Susanne in her own words:
“I think we have become dangerously complacent about referring to how we are disconnected from nature.
Actually, we are inescapably connected to nature.
For every single breath we rely on plants doing the photosynthetic work that also yields oxygen for us to breath, and half of that work is done by ocean dwelling microscopic plants.
When you start looking into agricultural products you see how dependent these outputs are on rain cycles and aquifers. Marine bioprospecting is a frontier of hope in finding non-addictive treatments for chronic pain and novel chemicals for treating cancer.
The deeper you dive the more connections you find between people and wild species.
Perhaps I am more aware of the reliance we have on wild species because of my research on wildlife trade at Naturalis Biodiversity Center. Seeing the work of my academic peers who also look at supply chains feeding markets for products derived from wild species shows that wildlife trade spans both the earth and the phylogenetic tree of life far beyond the niche of wildlife trade that I work on (edible orchids).
The problem is we are connected to nature, but we loose sight of that connection.
This is coupled with barriers in being able to commune with nature including public wildlife areas being difficult to reach by public transport, terrain presenting physical challenges, and social challenges to people being allowed to feel comfortable, safe, and welcome in outdoor spaces.
Biodiversity and ecological illiteracy are additional limitations.
So when I write about people outdoors or wildlife it feels more like introducing the reader to an entity—a landscape or a species— that they might consume in products they buy or forage, and that they might see when they are out and about.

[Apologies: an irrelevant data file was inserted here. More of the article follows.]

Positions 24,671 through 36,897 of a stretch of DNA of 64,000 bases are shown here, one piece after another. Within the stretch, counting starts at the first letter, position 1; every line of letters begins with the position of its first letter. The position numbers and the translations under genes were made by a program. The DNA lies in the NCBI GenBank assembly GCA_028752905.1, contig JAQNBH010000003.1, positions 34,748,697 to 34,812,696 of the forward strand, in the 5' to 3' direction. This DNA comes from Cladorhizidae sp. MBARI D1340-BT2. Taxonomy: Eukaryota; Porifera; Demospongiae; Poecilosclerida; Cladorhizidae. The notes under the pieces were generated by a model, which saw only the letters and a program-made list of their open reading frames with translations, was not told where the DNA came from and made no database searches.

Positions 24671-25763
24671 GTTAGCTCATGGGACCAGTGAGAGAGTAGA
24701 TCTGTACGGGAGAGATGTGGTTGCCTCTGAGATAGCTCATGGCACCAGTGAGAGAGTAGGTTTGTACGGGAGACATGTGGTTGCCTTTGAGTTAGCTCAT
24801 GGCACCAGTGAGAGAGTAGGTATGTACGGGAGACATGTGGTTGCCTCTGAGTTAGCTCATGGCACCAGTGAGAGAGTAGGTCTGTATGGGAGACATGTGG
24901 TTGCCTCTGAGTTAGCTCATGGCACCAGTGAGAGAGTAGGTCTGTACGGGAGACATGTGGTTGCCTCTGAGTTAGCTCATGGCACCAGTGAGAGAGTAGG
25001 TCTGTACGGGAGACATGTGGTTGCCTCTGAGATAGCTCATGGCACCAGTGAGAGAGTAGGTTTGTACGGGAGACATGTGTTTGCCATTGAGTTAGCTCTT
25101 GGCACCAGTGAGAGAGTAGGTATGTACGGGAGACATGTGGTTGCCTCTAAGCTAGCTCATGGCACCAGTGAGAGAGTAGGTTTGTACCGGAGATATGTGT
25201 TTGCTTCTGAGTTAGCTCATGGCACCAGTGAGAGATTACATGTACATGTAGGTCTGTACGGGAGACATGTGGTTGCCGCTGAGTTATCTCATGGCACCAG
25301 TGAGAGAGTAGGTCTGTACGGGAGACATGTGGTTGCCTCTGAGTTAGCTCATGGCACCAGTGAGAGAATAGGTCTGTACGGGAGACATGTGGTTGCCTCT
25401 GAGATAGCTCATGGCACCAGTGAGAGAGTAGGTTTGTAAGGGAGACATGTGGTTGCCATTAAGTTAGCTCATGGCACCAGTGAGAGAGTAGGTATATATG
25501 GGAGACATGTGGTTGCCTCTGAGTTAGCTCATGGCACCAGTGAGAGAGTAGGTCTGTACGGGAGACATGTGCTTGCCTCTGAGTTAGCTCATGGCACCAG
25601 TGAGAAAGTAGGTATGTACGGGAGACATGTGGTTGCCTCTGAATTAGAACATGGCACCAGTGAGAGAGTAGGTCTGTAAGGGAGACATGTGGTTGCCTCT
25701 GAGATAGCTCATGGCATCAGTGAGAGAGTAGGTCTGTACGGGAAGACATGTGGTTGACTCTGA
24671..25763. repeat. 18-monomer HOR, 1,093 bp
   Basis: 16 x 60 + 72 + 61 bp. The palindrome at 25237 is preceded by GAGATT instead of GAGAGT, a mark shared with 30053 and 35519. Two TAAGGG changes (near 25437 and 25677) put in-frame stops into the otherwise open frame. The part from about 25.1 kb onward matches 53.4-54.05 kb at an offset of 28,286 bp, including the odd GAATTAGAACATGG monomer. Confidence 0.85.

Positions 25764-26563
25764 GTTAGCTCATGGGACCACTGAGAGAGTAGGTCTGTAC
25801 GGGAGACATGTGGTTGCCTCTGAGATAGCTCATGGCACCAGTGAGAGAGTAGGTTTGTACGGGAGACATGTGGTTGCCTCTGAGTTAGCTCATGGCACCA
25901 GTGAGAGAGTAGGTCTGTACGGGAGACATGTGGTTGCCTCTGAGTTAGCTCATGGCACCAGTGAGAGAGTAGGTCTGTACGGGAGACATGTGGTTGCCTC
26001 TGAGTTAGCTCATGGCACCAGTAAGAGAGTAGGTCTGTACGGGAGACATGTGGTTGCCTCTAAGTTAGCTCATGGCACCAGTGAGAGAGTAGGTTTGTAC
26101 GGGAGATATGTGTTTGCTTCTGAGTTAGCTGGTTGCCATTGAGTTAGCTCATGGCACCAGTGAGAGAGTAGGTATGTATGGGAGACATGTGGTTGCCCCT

I love being out in wilderness. But I am particularly interested in nature that is easier to find—wild species hidden in products that appear on supermarket shelves, wildlife that inhabits cities, creeps along canal paths, or inhabits shorelines where you can find it without needing a boat or dive gear.”
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- Who Susanne is in her own words
- What she does
- Loving the outdoors, nature and wildlife
- Studying and her progress as a scientist
- Doing biology, chemistry, geography, physics and English literature
- Choosing a degree as a teenager
- Volunteering in the mental health service while at university
- Moving to London
- Working in mental health and substance misuse support services
- Always having more interest in plants
- Doing taxonomy studies on the side
- Getting into more detail about taxonomy
- Doing an 8-month journey around England, Wales, and Scotland in a campervan
- Realising that knowing things about plants could be a job
- Getting a Master's degree in Ethnobotany
- Interviewing people about the plants they use for homebrew
- Recognising how people connect with wild landscapes
- Making her own homebrew
- How she enjoys outdoor swimming
- Having a dog around her
- Moving to Bournemouth
- Swimming at high altitude in Bhutan
- Learning and understanding how the body works
- Attending a big science conference in Bhutan - The International Society of Ethnobiology (ISE)
- Hiking in Bumthang Valley
- Her book: Wild Waters: A wildlife and water lover's companion to the aquatic world
- Meeting and working with Alice Goodridge
- Continuing swimming all throughout the year
- Her plans for 2022 and 2023
- Planning to finish her PhD next year
- Having a sister with Multiple Sclerosis (MS)
- Looking after her niece along with her mom and dad
- Doing a PhD on the International Trade in orchids
- Final words of advice